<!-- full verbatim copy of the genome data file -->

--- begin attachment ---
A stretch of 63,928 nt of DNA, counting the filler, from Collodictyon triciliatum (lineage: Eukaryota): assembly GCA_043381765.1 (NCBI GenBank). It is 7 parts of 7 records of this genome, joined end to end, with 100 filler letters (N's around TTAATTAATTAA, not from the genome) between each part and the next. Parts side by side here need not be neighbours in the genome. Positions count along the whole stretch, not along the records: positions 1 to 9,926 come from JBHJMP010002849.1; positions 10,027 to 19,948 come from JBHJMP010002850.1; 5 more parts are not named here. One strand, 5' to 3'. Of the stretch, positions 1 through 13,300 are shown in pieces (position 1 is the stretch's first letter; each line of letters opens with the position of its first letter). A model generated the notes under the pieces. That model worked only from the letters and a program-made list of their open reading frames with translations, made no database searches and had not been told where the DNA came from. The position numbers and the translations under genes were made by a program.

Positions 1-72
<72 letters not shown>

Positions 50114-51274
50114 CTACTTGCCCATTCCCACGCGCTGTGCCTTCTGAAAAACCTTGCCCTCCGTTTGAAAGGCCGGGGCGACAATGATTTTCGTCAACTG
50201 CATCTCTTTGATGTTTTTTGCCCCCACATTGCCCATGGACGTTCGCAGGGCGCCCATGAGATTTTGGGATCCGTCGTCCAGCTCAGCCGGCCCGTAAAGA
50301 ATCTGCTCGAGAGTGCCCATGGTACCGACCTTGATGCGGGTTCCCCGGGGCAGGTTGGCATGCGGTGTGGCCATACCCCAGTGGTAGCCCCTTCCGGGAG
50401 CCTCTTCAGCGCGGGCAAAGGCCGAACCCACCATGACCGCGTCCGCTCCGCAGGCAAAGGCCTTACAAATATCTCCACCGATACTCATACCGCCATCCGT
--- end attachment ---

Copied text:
A stretch of 63,928 nt of DNA, counting the filler, from Collodictyon triciliatum (lineage: Eukaryota): assembly GCA_043381765.1 (NCBI GenBank). It is 7 parts of 7 records of this genome, joined end to end, with 100 filler letters (N's around TTAATTAATTAA, not from the genome) between each part and the next. Parts side by side here need not be neighbours in the genome. Positions count along the whole stretch, not along the records: positions 1 to 9,926 come from JBHJMP010002849.1; positions 10,027 to 19,948 come from JBHJMP010002850.1; 5 more parts are not named here. One strand, 5' to 3'. Of the stretch, positions 1 through 13,300 are shown in pieces (position 1 is the stretch's first letter; each line of letters opens with the position of its first letter). A model generated the notes under the pieces. That model worked only from the letters and a program-made list of their open reading frames with translations, made no database searches and had not been told where the DNA came from. The position numbers and the translations under genes were made by a program.

Positions 1-72
<72 letters not shown>

Positions 50114-51274
50114 CTACTTGCCCATTCCCACGCGCTGTGCCTTCTGAAAAACCTTGCCCTCCGTTTGAAAGGCCGGGGCGACAATGATTTTCGTCAACTG
50201 CATCTCTTTGATGTTTTTTGCCCCCACATTGCCCATGGACGTTCGCAGGGCGCCCATGAGATTTTGGGATCCGTCGTCCAGCTCAGCCGGCCCGTAAAGA
50301 ATCTGCTCGAGAGTGCCCATGGTACCGACCTTGATGCGGGTTCCCCGGGGCAGGTTGGCATGCGGTGTGGCCATACCCCAGTGGTAGCCCCTTCCGGGAG
50401 CCTCTTCAGCGCGGGCAAAGGCCGAACCCACCATGACCGCGTCCGCTCCGCAGGCAAAGGCCTTACAAATATCTCCACCGATACTCATACCGCCATCCGT